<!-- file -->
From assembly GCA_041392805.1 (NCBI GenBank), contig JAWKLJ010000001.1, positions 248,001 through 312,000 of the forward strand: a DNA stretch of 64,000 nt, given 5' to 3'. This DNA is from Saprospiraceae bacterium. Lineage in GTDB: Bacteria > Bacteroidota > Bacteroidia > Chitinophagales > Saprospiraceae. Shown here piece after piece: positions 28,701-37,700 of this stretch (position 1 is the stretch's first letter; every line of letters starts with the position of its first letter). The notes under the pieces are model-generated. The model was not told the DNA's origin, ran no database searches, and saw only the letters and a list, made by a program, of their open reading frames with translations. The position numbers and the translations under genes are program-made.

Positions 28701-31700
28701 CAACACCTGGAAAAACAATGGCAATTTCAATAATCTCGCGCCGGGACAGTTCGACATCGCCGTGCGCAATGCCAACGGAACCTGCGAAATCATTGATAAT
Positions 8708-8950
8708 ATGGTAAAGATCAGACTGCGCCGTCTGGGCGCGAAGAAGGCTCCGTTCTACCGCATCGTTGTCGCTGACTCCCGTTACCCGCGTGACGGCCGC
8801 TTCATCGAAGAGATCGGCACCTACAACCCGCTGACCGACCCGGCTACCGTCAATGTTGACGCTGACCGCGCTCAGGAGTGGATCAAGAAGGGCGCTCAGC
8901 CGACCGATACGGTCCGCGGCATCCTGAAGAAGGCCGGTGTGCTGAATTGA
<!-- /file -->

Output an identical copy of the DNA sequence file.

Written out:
From assembly GCA_041392805.1 (NCBI GenBank), contig JAWKLJ010000001.1, positions 248,001 through 312,000 of the forward strand: a DNA stretch of 64,000 nt, given 5' to 3'. This DNA is from Saprospiraceae bacterium. Lineage in GTDB: Bacteria > Bacteroidota > Bacteroidia > Chitinophagales > Saprospiraceae. Shown here piece after piece: positions 28,701-37,700 of this stretch (position 1 is the stretch's first letter; every line of letters starts with the position of its first letter). The notes under the pieces are model-generated. The model was not told the DNA's origin, ran no database searches, and saw only the letters and a list, made by a program, of their open reading frames with translations. The position numbers and the translations under genes are program-made.

Positions 28701-31700
28701 CAACACCTGGAAAAACAATGGCAATTTCAATAATCTCGCGCCGGGACAGTTCGACATCGCCGTGCGCAATGCCAACGGAACCTGCGAAATCATTGATAAT
Positions 8708-8950
8708 ATGGTAAAGATCAGACTGCGCCGTCTGGGCGCGAAGAAGGCTCCGTTCTACCGCATCGTTGTCGCTGACTCCCGTTACCCGCGTGACGGCCGC
8801 TTCATCGAAGAGATCGGCACCTACAACCCGCTGACCGACCCGGCTACCGTCAATGTTGACGCTGACCGCGCTCAGGAGTGGATCAAGAAGGGCGCTCAGC
8901 CGACCGATACGGTCCGCGGCATCCTGAAGAAGGCCGGTGTGCTGAATTGA